Sure, I get it when X amount of time has gone by.

But it’s rude, infuriating, and unprofessional.

However, it also proves to me that the business wasn’t worth my time for the interviews/meetings. I lose respect.

The next time you approach me? I set stronger parameters with specific deadlines for answers. And the price goes up. Or, I just say no.

Am I always perfect? Of course not. I lollygagged about writing notes after a recent series of meetings that dragged over six weeks. Had I lived up to my own standards, no matter what the result, I would have written notes after each set of meetings. But I felt jerked around, especially when, a few times, the day after the initial meeting, additional meetings were requested, I cleared the time , and then . ..crickets.

Kind of told me what I needed to know.

Should I have sucked it up and written a polite note, even though it would have been difficult on my part to say anything polite that was also true? Yes. Because I am disappointed in myself.

No matter what the other party does, I demand a particular standard of behavior for myself. Small gestures that follow protocols WITHOUT hypocrisy are important to things running smoothly. They also indicate a level of professionalism, in my opinion.

When people choose not to fulfill those protocols, it gives me important information.

I’m not talking about pointless hoop-jumping fake “tests” where I expect someone else to read my mind. I’m talking basic professional courtesy. “Please.” “Thank you.” “Thank you for your time.”

These matter.

When a company or business or individual ignores the small details, how can you be sure they’ll pay attention to the big ones?

Decide what your professional standards are. Live up to them, even if those around you don’t.

What refusals of basic professionalism and courtesy bother you? How do you deal with them?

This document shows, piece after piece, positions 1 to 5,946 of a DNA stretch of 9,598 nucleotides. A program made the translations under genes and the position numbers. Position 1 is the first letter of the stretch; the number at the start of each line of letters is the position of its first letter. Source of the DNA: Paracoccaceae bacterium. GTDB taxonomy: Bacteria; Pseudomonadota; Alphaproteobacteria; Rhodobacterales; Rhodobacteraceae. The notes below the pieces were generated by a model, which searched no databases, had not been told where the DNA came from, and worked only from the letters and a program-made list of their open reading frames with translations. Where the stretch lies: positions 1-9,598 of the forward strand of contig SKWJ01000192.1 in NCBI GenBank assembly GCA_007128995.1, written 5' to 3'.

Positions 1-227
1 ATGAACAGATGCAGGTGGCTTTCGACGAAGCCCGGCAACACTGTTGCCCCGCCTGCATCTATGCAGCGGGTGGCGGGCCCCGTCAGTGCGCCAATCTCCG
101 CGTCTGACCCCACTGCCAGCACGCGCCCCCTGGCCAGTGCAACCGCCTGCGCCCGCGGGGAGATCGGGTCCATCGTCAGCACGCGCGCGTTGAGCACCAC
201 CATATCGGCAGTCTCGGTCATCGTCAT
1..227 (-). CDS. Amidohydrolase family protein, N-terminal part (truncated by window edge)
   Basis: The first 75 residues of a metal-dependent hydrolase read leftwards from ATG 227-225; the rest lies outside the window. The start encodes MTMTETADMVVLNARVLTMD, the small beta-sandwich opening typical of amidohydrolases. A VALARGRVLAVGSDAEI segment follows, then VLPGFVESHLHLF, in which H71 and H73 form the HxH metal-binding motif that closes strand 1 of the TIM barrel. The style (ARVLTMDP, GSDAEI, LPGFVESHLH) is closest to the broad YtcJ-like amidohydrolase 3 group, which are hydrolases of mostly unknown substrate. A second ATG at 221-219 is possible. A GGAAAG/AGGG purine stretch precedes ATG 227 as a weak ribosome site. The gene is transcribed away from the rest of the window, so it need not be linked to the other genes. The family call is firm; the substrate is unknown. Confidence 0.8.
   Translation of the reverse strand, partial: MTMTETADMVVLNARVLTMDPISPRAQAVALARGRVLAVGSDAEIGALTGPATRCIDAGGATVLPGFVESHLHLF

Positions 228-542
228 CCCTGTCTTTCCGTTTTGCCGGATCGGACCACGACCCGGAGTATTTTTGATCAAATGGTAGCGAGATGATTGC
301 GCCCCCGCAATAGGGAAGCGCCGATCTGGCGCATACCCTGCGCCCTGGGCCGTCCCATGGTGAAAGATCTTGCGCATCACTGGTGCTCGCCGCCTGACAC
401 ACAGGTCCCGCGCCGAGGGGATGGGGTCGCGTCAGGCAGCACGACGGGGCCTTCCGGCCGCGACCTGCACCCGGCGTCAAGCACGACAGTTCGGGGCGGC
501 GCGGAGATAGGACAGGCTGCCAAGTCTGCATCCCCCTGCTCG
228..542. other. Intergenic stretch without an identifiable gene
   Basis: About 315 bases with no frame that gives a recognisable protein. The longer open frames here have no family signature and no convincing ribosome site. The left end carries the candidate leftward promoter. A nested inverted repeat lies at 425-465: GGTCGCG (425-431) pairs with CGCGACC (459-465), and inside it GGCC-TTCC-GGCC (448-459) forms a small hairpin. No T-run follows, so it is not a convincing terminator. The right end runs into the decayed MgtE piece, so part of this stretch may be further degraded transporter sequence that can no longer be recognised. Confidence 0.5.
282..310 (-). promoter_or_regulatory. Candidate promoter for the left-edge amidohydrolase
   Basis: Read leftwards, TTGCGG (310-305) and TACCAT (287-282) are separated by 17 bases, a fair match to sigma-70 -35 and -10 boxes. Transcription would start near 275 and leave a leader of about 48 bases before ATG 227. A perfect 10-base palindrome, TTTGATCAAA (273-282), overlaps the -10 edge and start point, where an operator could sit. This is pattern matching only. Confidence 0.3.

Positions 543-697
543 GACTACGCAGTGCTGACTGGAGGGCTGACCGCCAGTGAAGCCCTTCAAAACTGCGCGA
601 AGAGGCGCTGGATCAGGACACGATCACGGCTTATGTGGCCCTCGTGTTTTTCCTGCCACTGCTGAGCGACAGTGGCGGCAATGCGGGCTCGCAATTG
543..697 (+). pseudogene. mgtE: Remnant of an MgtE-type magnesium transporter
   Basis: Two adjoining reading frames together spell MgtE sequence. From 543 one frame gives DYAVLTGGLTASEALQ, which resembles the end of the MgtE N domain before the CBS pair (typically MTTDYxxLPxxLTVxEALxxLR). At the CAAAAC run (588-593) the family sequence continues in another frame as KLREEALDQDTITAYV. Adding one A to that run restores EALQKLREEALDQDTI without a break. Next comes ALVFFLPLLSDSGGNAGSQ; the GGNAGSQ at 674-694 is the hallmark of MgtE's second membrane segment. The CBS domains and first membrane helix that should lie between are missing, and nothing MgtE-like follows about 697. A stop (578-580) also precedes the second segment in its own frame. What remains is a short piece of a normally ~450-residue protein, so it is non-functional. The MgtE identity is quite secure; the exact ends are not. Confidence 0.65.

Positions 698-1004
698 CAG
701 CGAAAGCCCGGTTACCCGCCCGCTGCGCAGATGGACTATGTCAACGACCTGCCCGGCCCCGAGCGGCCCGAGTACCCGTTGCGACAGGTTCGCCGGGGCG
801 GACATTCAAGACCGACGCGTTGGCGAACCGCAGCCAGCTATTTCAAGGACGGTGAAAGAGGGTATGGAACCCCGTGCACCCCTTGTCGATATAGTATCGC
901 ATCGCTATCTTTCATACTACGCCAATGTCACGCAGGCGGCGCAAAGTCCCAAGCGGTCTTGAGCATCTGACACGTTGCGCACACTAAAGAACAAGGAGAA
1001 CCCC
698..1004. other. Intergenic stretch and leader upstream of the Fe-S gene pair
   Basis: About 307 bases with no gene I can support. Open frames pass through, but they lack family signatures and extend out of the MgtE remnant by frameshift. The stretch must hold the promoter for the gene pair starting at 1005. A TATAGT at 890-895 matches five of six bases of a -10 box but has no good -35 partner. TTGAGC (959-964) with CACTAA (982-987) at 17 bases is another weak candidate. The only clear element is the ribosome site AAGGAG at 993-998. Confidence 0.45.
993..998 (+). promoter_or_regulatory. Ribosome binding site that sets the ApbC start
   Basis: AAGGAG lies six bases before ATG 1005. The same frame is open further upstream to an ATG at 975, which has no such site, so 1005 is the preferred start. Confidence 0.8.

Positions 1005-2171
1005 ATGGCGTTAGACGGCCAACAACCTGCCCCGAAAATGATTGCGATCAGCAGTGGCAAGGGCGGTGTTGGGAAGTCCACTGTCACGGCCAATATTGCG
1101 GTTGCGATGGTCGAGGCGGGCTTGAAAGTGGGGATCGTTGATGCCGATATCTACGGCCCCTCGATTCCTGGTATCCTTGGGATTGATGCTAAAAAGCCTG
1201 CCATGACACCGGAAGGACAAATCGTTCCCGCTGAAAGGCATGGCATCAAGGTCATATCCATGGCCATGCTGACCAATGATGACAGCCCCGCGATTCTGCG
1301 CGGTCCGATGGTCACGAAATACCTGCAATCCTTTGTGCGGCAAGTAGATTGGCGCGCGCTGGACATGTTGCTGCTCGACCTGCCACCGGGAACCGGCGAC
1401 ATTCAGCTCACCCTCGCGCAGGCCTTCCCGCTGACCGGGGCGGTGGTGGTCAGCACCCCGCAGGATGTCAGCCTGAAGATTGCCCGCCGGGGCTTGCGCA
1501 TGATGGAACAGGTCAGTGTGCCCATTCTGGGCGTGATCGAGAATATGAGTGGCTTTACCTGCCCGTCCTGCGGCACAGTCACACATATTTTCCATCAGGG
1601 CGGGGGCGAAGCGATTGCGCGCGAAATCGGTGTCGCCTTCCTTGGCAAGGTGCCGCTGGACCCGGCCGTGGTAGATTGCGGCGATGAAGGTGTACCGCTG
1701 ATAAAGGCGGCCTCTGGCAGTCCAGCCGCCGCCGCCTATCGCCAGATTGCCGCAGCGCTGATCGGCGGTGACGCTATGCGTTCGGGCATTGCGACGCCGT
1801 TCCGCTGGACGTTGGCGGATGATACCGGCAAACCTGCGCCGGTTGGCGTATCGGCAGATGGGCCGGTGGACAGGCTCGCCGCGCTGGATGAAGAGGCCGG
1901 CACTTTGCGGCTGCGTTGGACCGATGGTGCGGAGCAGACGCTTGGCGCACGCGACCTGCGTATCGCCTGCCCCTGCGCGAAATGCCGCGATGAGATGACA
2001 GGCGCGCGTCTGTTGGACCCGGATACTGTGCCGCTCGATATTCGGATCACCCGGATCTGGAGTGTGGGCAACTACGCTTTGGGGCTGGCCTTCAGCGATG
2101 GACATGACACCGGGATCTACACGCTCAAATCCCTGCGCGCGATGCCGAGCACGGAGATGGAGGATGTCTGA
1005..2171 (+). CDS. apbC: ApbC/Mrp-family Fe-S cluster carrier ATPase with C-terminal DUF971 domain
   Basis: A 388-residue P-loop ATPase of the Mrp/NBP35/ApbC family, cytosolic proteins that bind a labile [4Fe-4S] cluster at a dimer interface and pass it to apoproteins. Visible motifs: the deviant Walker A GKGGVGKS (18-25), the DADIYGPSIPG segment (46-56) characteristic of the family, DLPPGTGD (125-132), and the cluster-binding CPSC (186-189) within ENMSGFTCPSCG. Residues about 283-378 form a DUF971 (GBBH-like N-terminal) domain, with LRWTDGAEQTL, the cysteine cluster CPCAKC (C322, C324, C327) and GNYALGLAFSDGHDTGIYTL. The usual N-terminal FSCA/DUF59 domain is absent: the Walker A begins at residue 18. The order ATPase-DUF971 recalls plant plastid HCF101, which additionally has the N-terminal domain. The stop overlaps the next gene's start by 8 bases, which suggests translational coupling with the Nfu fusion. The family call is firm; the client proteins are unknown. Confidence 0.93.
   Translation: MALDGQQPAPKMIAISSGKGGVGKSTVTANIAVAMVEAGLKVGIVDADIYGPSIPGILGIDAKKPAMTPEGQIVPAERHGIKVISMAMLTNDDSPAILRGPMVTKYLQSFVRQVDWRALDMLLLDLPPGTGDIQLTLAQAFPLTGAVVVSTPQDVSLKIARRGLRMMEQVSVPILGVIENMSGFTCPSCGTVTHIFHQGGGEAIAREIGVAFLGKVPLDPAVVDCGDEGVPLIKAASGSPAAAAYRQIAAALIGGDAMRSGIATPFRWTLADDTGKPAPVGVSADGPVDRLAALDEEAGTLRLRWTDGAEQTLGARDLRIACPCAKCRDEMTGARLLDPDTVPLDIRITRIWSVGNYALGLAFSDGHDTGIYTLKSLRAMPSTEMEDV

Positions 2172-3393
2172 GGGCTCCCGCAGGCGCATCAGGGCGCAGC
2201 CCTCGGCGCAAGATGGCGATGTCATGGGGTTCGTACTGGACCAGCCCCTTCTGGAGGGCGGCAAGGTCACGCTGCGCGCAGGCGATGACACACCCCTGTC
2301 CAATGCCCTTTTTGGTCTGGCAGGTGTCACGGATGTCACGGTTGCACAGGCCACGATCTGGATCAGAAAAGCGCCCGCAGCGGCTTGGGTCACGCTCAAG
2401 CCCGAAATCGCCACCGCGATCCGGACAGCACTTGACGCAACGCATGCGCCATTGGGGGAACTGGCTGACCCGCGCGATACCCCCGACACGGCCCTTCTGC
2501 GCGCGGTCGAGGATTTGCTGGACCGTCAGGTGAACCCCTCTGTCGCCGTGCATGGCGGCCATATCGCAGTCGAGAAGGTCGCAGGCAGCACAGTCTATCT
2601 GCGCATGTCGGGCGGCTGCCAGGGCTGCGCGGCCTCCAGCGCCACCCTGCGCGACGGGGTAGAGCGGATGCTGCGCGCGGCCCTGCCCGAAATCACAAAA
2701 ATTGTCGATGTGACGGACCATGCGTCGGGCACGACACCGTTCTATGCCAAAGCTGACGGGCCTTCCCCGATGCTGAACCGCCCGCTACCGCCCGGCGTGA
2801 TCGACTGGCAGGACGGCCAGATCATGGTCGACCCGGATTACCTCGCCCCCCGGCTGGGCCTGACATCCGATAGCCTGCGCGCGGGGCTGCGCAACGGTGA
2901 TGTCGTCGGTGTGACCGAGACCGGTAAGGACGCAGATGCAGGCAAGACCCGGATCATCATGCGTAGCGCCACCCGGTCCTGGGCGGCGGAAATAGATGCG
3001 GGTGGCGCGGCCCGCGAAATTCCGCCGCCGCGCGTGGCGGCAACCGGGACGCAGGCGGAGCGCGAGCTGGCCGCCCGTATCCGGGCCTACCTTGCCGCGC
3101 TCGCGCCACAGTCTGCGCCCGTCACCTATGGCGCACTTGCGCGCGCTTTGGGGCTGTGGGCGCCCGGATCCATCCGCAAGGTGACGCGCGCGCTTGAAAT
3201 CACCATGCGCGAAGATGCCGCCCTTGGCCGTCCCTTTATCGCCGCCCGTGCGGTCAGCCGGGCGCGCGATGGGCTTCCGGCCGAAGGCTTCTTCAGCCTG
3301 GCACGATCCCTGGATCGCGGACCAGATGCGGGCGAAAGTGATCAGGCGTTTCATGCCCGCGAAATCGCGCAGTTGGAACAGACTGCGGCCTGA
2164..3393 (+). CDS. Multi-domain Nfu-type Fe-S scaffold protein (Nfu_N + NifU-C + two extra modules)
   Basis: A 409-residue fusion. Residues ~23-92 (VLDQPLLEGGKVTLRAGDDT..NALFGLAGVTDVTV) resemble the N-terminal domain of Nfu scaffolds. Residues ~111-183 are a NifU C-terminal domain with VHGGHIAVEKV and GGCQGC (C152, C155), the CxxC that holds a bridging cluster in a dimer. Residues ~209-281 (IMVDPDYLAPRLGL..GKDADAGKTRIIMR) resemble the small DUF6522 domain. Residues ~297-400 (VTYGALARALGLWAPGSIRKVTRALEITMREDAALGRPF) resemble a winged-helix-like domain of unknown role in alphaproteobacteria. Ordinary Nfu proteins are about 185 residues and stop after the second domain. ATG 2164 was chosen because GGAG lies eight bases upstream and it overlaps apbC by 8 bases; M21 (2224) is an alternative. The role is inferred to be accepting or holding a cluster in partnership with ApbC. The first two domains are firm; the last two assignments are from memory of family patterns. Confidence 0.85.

Ink-Dipped Advice: Sick Time

Yesterday, I came down with a nasty stomach bug, and was forced to spend the day either on the couch or in the bathroom.

It happens.

I’m on top of deadlines. There’s nothing that couldn’t wait at least another day.

The client for whom I’d have been onsite was fine about it. Just wished me a quick recovery and left me alone.

Several others, however, who wouldn’t even have had my attention that day had I been healthy came at me with, “Oh, I know you’re sick today, but can’t you just. . . .?”

No.

I am sick.

Not having a bit of an annoying cold or allergy that I can push through, but genuinely sick.

I am taking a sick day.

That means I am NOT WORKING.

Be being home sick doesn’t mean I suddenly have the time to move an on-track project higher up in the queue. It’s not an extra block of time to devote to a client who is already getting plenty of it.

When I was young and naive enough to feel guilty for being sick, sometimes I’d acquiesce. I can’t tell you how often the clients then balked at being charged for the time “because you were sick that day.” Uh, I hauled myself out of bed while sick to do the work you asked, and now you don’t want to pay me BECAUSE I went the extra mile when I was sick? Get a grip. You’re being charged.

I don’t do that anymore. I hold my boundaries and say, “I’ll do it as soon as I’m up to working again.”

Being home sick means I AM SICK. I am taking care of myself so that I can get healthy more quickly and be more productive on ALL my projects, and for all my clients.

It doesn’t mean sneaking in extra work — which wouldn’t be of any quality because I don’t feel coherent enough to be witty — for someone whose project isn’t due, and it completely on track.